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Self Help Advice and Exercise for Lumbar Disc Injury and Sciatica

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Welcome to!

side plank from FixYourOwnBackThanks for checking in! Many of you were referred here by your primary care doctor, chiropractor, physical therapist, massage therapist or acupuncturist to help learn a bit about your lumbar disc injury and what you can do to help yourself. Perhaps even more importantly, you need to learn what NOT to do, so that you can keep from hurting yourself.

Others of you have stumbled on this site on a web search, or were perhaps sent here by well meaning friends and family. If that's the case, then you need to know this: This site might not be appropriate for the type of back pain you have!!! This site was designed to help people with the most common cause of moderate to severe back pain--flexion intolerant, disc-related back pain. Below are some common names for this type of back pain:

  • Disc herniation
  • Disc bulge
  • Disc prolapse
  • “Slipped” disc
  • Pinched nerve
  • Sciatica

Because this type of back pain can sometimes indicate a very serious condition, there's some important information and warning signs you need to be aware of. These so-called Red Flags are below and you need to pay attention to them! If you have any of these signs, contact your doctor BEFORE you start with the program on FixYourOwnBack!


In some cases, this type of back pain can indicate a more serious condition that requires medical attention.  This site does not substitute for an assessment by a qualified doctor or physical medicine specialist!  

If you are experiencing:

  • severe pain, 
  • pain that doesn't change with body position, 
  • pain that wakes you from sleep, 
  • weakness in the legs, 
  • difficulty with bowel or bladder, 
  • or numbness in the groin or rectal area then you may be having a medical emergency!  See your doctor before beginning any exercises here.  

By continuing further on this site, you acknowledge that Solutions Sports and Spine, Inc. and Dr. Phillip Snell will not be held liable for injury sustained with the exercises herein, nor for your failure to seek medical care.


If your back pain typically gets worse when you bend forward or twist then you likely have flexion intolerant back pain. Often, one of the pain generating structures in this type of back pain is the lumbar disc, typically one of the lower two, either L5–S1 or L4–5.  While this type of back pain may develop into quite a serious condition over time if untreated, the good news is it is one of the easier types of back pain to treat. Often, some basic education, and specific exercise training will help most people to dramatically decrease the frequency and severity of disc-related back pain episodes that they have. So how do you know if you have this type of back pain?  Browse the questions below and see if most of these issues apply to you.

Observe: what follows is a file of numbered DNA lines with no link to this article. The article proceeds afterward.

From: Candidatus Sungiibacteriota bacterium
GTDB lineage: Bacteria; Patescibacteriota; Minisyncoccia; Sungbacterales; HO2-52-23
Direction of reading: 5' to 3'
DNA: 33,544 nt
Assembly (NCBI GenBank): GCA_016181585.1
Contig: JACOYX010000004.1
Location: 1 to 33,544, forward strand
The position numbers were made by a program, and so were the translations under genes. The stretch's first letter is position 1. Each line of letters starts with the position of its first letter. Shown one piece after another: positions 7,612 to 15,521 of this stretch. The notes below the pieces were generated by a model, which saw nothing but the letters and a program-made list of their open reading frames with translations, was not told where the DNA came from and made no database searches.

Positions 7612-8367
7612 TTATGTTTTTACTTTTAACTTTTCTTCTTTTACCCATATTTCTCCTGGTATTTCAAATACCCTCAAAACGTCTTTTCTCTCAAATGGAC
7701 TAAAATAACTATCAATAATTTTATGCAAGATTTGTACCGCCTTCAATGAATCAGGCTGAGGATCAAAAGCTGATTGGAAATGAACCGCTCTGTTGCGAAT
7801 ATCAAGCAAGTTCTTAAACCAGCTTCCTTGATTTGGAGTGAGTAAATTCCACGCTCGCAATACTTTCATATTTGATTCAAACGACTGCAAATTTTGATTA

1.  My back pain is worse in the morning when I wake up.
  2.  My back pain gets worse when I bend forward to put on my shoes.
  3.  My back pain gets worse when I get in and out of my car.
  4.  I have had pain in the back of my leg and/or buttock with previous or current episodes of back pain.

 If you answered yes to most of these questions then the information in this site will likely benefit you. To help further identify whether you will benefit from the information in the site, click on the link below and you'll be directed to a video describing a specific type of test you can perform to determine whether information in this site should help your back.

Go To 3 Minute Test



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